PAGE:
KUWAIT CITY // When a judge refused to call the Kuwaiti prime minister as a witness this week, the lawyers defending opposition leader Musallam Al Barrak walked out of court.
Mr Al Barrak, a former MP and arguably the opposition's most popular figure, is accused of insulting the country's Emir during a speech at an October rally. His defence sought to call the former head of government and former opposition MPs to testify in his case. Their request denied, they protested and left their client without a lawyer on Monday. Judge Wael Al Atiqi pushed back the verdict to April 15.
It was not the first time that Mr Al Barrak, 57, has caused a stir. During past hearings, his supporters have held impromptu rallies in the parking lot. New security barricades block sections of the hallway, limiting his gaggle of supporters to a mere dozen or two.
After months of gathering on the streets to protest, in public squares to rally, and in private homes to debate, these days Kuwait's opposition is more often found here, in court. Activists estimate that more than 600 people are facing charges related to protesting and political organizing. Most of the charges, such as illegal gathering or unlicensed demonstration, carry jail times between a few months and several years.
But the slew of court cases has had a chilling effect on an opposition movement that just months ago brought tens of thousands of supporters to the streets.
Many of activists who once organised protests via Twitter now spend their time drafting legal briefs.
While cases such as Mr Al Barrak's have galvanised the opposition's base, the threat of legal action has deterred many Kuwaitis from protesting again.
"It's making the opposition tired, it weakens them," said Abdulrahman Al Ansari, a lawyer who is defending several activists. "They have to focus on the cases only, not on the political situation."
The prospect of "hard jail terms makes people afraid", he added.
The lull in opposition activity is a break from the past year, during which Kuwait's opposition had gained momentum.
Early last year, parliament had grown more brazen in its critique of the government, which is appointed by the emir. Friction came to a head in February 2012, when parliamentary elections installed an opposition-dominated National Assembly.
In June, however, the Constitutional Court annulled the parliament on a legal technicality. The emir, Sheikh Sabah Al Ahmad Al Jaber Al Sabah, called fresh elections, but not before changing the electoral system in a bid to prevent future court cancellations.
Before, each Kuwaiti could select up to four candidates in their district, a system that promoted coalition building. Under the new rules, each person has one vote.
The opposition objected to the electoral change, which was undertaken while parliament was out of session, as an overreach of the emir's authority. They boycotted the December 1 parliamentary election in protest. For weeks surrounding the vote, hundreds of thousands of people took part in protests in Kuwait City.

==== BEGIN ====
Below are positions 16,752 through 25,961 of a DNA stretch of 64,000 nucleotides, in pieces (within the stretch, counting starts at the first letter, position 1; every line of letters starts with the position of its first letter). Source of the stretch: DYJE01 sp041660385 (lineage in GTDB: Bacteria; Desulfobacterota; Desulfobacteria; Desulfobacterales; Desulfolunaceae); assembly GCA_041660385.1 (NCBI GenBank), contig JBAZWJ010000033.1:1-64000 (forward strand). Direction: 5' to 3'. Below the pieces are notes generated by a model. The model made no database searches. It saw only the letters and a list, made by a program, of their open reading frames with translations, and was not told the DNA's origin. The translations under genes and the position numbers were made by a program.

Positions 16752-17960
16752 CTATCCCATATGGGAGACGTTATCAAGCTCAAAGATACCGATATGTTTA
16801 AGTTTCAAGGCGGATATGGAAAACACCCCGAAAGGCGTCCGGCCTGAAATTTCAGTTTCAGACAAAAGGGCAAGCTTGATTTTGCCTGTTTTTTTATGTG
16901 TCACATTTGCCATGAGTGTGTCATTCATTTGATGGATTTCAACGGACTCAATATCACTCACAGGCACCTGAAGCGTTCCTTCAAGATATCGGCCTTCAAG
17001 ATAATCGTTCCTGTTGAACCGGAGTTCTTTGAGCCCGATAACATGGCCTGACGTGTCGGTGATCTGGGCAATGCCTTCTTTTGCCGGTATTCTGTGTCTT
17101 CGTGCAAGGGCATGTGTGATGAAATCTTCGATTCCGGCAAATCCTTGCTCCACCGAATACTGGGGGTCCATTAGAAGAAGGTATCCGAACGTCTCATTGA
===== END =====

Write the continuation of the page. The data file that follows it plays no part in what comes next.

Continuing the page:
Many of the court cases now pending against activists stem from those rallies.
"Every day you see new cases on Twitter that you didn't know about before," said Monther Al Habib, a member of a newly formed youth group, the National Committee for Monitoring Violations. The committee has created a schedule of pending trials to help monitor the judgements.
Mr Al Barrak, who says the charges against him are political, insists his case and others can only backfire for the government.
"The government is abusing the law," he said before a March court appearance. "It's very clear, by [the fact that they are] chasing the youth and the ex-MPs and taking them to court."
The supporters gathered at Mr Al Barrak's hearings agree that the case has reinvogareted them. Opposition protests were planned to contest Mr Al Barrak's trial late yesterday evening and again this Saturday.
"This is not democracy, because anyone who talks, they put him in jail," said Abbas Asshabi, 62, who has been perpetual presence at opposition events. He attended nearly every session the opposition-dominated 50-member parliament, earning the nickname "the 51st MP".
But the less devoted are thinking twice, and the cases are also testing the cohesion of the opposition that, at its peak, encompassed youth, tribalists, Islamists and liberals.
That coalition has begun to break into its constituent parts. In the past month, two large opposition blocs have proclaimed themselves separate, though they have vowed to cooperate.
Etilaf, the larger bloc, encompasses trade unions, youth groups and moderate Islamist MPs and has called for full elected government. A smaller, Salafi-dominated group calling itself Tensiqiya calls for more modest reforms. Individual personalities are also heading separate ways, taking their followers with them.
Some in the opposition believe the divisions are a sign of growth.
"As we get closer to the target [of a parliamentary government], we will see people coming out, looking for exits," said Tariq Al Mutairi, head of the youth Movement for Democratic Change, which is a member of Etilaf. "We can't take someone who is half-half [on change]."
Mr Al Mutairi and his peers are now pinning their hopes on another court case. Next month, the Constitutional Court will give its decision on the legality of last year's changes to the electoral system. If the system is found to be unconstitutional, parliament will be dissolved and another round of elections will be held.
* With additional reporting by Agence France-Presse